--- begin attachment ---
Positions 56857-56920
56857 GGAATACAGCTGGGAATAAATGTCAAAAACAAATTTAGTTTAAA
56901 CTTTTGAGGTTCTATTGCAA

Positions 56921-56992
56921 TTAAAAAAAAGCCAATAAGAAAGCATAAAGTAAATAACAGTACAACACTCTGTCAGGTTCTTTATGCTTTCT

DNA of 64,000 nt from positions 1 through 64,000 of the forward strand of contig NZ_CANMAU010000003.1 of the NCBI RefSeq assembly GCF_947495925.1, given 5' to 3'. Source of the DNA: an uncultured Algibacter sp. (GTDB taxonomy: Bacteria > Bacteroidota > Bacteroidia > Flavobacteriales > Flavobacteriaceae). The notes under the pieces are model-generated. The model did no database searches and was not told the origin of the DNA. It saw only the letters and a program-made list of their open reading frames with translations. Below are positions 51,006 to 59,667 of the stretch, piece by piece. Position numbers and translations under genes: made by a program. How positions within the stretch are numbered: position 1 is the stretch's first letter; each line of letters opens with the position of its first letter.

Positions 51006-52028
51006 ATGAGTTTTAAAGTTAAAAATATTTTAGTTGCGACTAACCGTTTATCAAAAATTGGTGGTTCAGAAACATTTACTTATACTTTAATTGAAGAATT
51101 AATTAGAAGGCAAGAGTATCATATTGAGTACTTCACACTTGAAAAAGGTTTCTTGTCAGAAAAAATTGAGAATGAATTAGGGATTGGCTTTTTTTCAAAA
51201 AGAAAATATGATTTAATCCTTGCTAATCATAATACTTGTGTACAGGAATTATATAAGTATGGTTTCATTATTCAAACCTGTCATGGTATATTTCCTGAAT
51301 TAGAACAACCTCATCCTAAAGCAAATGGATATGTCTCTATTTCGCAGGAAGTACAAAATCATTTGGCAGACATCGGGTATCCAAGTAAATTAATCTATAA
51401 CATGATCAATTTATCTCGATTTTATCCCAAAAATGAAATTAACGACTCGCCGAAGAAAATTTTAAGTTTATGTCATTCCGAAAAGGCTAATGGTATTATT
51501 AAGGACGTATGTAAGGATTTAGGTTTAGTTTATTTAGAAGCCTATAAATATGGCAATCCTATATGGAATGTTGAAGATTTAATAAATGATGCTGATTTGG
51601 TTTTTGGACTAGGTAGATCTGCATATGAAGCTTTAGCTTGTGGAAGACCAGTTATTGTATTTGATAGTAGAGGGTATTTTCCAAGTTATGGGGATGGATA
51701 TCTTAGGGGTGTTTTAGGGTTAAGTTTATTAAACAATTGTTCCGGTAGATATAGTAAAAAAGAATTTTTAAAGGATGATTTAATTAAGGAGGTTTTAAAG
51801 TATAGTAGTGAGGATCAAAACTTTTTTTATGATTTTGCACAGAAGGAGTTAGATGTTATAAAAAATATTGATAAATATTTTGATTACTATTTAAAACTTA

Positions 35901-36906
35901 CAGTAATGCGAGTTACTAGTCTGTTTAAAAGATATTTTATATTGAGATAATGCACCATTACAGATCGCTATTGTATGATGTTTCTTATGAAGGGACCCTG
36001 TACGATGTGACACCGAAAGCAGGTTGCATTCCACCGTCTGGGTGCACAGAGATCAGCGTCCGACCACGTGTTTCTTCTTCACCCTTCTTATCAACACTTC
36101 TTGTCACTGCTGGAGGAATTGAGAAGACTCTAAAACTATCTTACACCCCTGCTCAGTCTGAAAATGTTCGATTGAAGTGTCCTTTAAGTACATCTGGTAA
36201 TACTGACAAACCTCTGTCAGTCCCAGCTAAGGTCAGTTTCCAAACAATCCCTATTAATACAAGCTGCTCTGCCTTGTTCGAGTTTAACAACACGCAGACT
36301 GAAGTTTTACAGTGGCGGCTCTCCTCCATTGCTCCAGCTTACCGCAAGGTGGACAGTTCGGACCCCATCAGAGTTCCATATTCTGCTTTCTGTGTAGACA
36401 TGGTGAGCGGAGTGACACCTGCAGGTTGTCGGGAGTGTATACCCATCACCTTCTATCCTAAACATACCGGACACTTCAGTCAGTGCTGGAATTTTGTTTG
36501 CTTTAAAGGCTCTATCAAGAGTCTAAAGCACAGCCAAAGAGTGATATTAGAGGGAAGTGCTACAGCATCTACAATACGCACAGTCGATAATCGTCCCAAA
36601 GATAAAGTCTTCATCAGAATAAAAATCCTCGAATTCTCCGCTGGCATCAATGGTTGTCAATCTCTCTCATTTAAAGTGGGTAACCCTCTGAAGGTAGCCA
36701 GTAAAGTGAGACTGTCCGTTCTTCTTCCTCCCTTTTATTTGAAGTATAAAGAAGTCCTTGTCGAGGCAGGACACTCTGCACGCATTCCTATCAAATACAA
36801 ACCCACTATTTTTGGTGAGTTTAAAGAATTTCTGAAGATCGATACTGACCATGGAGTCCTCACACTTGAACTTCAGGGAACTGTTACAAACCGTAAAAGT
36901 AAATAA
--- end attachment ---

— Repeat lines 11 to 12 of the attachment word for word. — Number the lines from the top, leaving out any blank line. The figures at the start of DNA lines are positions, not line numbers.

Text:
51301 TAGAACAACCTCATCCTAAAGCAAATGGATATGTCTCTATTTCGCAGGAAGTACAAAATCATTTGGCAGACATCGGGTATCCAAGTAAATTAATCTATAA
51401 CATGATCAATTTATCTCGATTTTATCCCAAAAATGAAATTAACGACTCGCCGAAGAAAATTTTAAGTTTATGTCATTCCGAAAAGGCTAATGGTATTATT